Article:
with that of the extracellular space. Secretory
granules are observed to be closely associated
with the plasma membrane (Figs. 8,9), but fusion of the granule membrane with the plasma
membrane was not observed nor was there any
structural indication of exocytosis.
Epithelial cells lining the hypophyseal cleft
(Figs. 5, 6, montage) do not contain secretory
granules and are considered to serve as a border
between endocrine cells and the cleft. The
extracellular space between “cleft cells” is ob-
Figs. 5 and 6. Montage of cells bordering hypophyseal cleft (hc) and secretory cells (sc) beneath. Lanthanum filling demonstrates continuity of spaces.Note increaseddensity of tracer along area of basal lamina
(arrows). x 11,800.
Fig. 7. Lanthanum fills a coated caveola extending into secretory cell. Note nearby secretory granules
(sg). x 80,000.
Fig. 8. Tracer delineates “narrowing” of extracellular space. Secretory granules (sg) about plasma
membrane. x 85,000.
Fig. 9. “Break” in lanthanum (small arrow) illustrates possible junction between intermedia cells. Note
lanthanum in extracellular space surrounding cilium (large arrow). x 50,000.
Fig. 10. Lanthanum partially outlines nerve fiber (nf)containing small clear vesicles and some densecored vesicles. Note continuity of tracer with spaces between cells and nerve fiber. x 41,300.
served to be continuous with the spaces between secretory cells, as illustrated by the continuity of the lanthanum tracer from one cell
area to the next.
Occasionally, higher magnification of lanthanum-filled spaces reveals a “narrowing” of
the extracellular space (Fig. 81, or an occasional
focal “break” in the continuity of lanthanum
(Fig. 9). The narrowing and discontinuities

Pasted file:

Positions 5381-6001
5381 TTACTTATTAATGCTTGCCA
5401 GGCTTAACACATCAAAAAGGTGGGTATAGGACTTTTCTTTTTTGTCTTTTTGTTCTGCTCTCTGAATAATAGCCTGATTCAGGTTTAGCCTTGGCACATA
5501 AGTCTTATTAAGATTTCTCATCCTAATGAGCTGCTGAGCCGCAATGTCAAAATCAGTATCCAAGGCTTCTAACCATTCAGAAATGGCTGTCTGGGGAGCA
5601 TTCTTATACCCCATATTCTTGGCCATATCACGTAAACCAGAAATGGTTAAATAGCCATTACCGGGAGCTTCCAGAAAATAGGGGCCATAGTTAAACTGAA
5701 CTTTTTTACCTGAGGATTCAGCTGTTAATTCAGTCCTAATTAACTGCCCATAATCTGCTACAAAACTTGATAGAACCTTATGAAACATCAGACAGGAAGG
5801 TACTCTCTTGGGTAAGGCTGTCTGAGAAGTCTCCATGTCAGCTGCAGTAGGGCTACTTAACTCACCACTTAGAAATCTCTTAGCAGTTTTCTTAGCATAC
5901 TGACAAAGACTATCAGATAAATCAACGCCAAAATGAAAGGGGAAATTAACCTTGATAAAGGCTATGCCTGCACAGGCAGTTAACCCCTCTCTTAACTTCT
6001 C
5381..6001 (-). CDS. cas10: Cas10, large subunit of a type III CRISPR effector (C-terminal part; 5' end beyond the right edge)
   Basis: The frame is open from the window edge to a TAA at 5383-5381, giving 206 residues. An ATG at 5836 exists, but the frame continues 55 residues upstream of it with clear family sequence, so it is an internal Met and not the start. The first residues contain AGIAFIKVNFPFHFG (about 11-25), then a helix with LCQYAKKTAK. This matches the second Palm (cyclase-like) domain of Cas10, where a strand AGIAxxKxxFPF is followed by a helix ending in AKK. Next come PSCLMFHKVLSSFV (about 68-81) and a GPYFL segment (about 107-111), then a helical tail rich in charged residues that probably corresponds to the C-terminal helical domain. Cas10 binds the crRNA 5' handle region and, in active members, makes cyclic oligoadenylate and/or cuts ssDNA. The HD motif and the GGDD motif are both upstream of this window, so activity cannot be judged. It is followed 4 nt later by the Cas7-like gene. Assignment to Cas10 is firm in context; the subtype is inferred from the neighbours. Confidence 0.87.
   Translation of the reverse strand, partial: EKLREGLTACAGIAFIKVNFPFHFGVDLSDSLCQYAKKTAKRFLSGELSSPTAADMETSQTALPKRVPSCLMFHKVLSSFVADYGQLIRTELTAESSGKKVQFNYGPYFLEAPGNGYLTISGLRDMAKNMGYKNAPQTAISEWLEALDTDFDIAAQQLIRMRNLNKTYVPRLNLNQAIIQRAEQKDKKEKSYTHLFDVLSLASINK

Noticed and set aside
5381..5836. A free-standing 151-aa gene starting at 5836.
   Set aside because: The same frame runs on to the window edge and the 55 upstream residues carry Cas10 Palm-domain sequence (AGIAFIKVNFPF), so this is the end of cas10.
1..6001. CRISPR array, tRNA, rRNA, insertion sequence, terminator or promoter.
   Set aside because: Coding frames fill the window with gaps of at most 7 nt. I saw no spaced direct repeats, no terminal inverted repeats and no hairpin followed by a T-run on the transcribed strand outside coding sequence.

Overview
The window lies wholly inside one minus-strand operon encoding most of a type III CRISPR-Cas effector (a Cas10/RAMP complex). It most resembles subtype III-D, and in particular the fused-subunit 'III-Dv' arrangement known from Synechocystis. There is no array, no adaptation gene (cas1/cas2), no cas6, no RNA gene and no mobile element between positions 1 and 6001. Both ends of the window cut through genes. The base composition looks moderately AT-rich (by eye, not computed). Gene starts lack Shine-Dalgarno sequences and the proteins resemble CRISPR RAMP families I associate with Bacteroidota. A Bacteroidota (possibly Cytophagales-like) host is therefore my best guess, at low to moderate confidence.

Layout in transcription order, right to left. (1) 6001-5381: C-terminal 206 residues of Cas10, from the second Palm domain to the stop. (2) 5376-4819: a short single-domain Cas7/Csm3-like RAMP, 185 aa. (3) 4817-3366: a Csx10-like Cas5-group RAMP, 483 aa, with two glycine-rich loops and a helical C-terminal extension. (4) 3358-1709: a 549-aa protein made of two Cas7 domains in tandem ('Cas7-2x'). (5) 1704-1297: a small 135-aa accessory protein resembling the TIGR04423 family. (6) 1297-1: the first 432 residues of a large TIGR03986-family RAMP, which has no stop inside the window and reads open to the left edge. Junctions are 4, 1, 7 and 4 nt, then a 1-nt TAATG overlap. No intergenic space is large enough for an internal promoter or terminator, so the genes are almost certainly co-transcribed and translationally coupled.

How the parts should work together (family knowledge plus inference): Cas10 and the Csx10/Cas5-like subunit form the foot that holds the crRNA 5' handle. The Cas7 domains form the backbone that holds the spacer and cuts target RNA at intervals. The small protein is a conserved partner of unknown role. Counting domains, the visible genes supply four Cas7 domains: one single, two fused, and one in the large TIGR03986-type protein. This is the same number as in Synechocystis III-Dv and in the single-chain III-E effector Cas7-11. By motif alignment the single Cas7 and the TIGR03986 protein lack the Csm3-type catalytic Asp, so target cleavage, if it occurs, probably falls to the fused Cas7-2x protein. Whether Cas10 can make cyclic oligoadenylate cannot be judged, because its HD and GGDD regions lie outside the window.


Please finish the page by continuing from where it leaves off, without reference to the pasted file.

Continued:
may be suggestive of close contiguity between
secretory cells.
The direct innervation of the pars intermedia
is clearly outlined by lanthanum tracer (Figs.
3,lO). Although both clear and dense-coredvesicles are visible in many fibers, the lanthanum
remains external to the neurovesicles and to
the nerve “terminals” as a whole, with no evidence for endocytic activity.
An additional observation was the lanthanum outlining of a cilium found deep within a
secretory cell (Fig. 9). Cilia are normally observed a t the surfaces of the epithelium lining
the hypophyseal cleft, and lanthanum was also
seen in some specimens to surround those cilia.
The “deeper” cilium in Figure 9 is obviously
surrounded by extensions of the extracellular
space, but the extent of the structure and its
relationship to other cells a s well as its possible
functions are not clear. In general, the overall
picture observed with lanthanum as an extracellular tracer is of secretory cells which
interdigitate with one another in a complex
manner. Surfaces of the endocrine cells must be
fairly large, since there are numerous infoldings.
In many vertebrates, including rat and frog,
the intermediate lobe is an unusual endocrine
organ in that it has a poor or nearly absent
blood supply (Howe and Maxwell, ’68; Howe,
’73).Several investigators have examined cellto-cell contact areas in the pituitary gland, and
have noted the presence of gap junctions in the
anterior lobe (Fletcher et al., ’75) and tight as
well as gap junctions between follicular cells of
the lobe (Mira-Moseret al., ’75). Extracellular
spaces of the anterior lobe of the pituitary are
clearly continuous with perivascular spaces of
numerous sinusoidal vessels, and granule release occurs into the spaces under normal circumstances (Shiino et al., ’72). Some unusual
conditions of hypersecretion or tumor formation may causerelease of anterior lobe granules
directly into spaces between cells rather than
into spaces adjacent to blood vessels (Horvath
and Kovacs, ’74).Recent freeze fracture studies
in rats, after hyperactivity of the intermediate
lobe induced by reserpine, have illustrated exocytosis directly into the extracellular spaces
(Saland, ’78).Semoff and Hadley (’78)have also
observed exocytosis after freeze fracture
methodology in pars intermedia of dark
adapted frogs. The spaces between intermedia
cells, therefore, appear to have important functions in serving as locations for granule (hormone) release. Conversely, the presence of
endocytosis, or caveolae which appear to be invaginating, in this investigation, and in studies
in amphibians (Perryman and Bagnara, ’78),
also illustrates that the rat intermediate lobe
cells may take up materials from extracellular